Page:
KB: When we talked about it originally we assumed it would be a 'couple of hours' thing. I think by the time we finished "Civil War" we knew it was going to be 9, 1-hour segments. You know, keeping to the idea that each episode would be an inning. Then as we developed the information of those innings, we found that we were telling a much fuller story, and that it was possible to expand it. And then, as in the case with all the films, we let the material itself truly dictate what we were about, and that's where we ended up with the 18 1/2 hours.
BB: How daunted were you at the prospect of making something that expansive? Were you worried about how to keep a pace, a rhythm throughout the movie that would tie it all together?
KB: Well, I think that's always the case. In fact I think a legitimate criticism could be made of the series, and has been of the series, that it is takes itself too seriously at times, that there is a kind of ponderousness that was appropriate to the "Civil War" but not appropriate to the game of baseball. And I think that's a valid criticism, but at the same time I think that because we were dealing with all of these themes outside of the game, it did take on a kind of seriousness. But offsetting that seriousness are plenty of moments of great humor and joy, and sort of speed , and whatever.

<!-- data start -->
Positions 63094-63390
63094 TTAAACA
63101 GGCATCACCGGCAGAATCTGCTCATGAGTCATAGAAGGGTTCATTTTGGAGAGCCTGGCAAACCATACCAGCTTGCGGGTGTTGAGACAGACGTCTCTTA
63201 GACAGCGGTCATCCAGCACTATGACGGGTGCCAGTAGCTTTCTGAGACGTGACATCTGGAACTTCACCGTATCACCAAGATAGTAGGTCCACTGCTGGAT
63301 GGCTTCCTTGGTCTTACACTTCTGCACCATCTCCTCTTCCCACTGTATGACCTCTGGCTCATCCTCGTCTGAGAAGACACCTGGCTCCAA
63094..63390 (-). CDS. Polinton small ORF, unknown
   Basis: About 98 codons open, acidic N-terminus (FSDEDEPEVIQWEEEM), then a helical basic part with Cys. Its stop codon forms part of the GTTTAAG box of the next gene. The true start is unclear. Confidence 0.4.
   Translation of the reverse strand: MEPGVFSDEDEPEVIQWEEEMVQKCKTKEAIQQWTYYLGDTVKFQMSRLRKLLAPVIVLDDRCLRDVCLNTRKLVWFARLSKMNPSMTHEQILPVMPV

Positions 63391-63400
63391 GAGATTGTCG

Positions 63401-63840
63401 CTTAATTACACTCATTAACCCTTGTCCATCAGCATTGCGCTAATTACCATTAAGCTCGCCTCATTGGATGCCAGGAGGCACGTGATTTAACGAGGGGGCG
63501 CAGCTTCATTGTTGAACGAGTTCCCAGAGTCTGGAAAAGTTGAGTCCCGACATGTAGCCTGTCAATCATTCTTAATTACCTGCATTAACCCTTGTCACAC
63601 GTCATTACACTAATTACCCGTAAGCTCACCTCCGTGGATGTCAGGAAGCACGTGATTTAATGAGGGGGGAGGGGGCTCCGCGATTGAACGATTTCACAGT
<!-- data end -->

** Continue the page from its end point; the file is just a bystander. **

BB: How did the making of this series affect the way you appreciate baseball as a baseball fan?
KB: Well, I think it deepened it in many ways. Because here you connected, in more than a superficial way, to these names. I mean Walter Johnson is a name that I had known since childhood. Now I know more about him. And with Grover Cleveland Alexander, Christy Mathewson, John McGraw, Honus Wagner: these people now mean something to me. They're almost members of my family; they're distant cousins. And I think having those ancestors in my family has helped me appreciate the game more than anything else. In fact, I find myself even more positive about the game, particularly to the naysayers, now. I know that the game being played now is better than it ever has been. And we know that from experiencing all the decades of baseball, through our study of it. It's not to take away from any of those previous things, or to be some kind of anti-nostalgia [sic], but it's really important for people who get sucked into the nostalgia of the old game to realize that, you know Barry Bonds might have hit 80 home runs back in 1927.
BB: What do you attribute that to? The fact the game has just gotten better.
KB: I think it has to do with the way people have trained. I think it's the focus. I think that money has provided incentive for performance, in a funny sort of way. I mean I know that's counter-productive to the Myth of Baseball, but it's always been a business. One of the reasons why it's better is that throughout history the quality of pitching has gotten better. If the quality of pitching is better then you have to evaluate the quality of the hitting. And the hitting is so much better.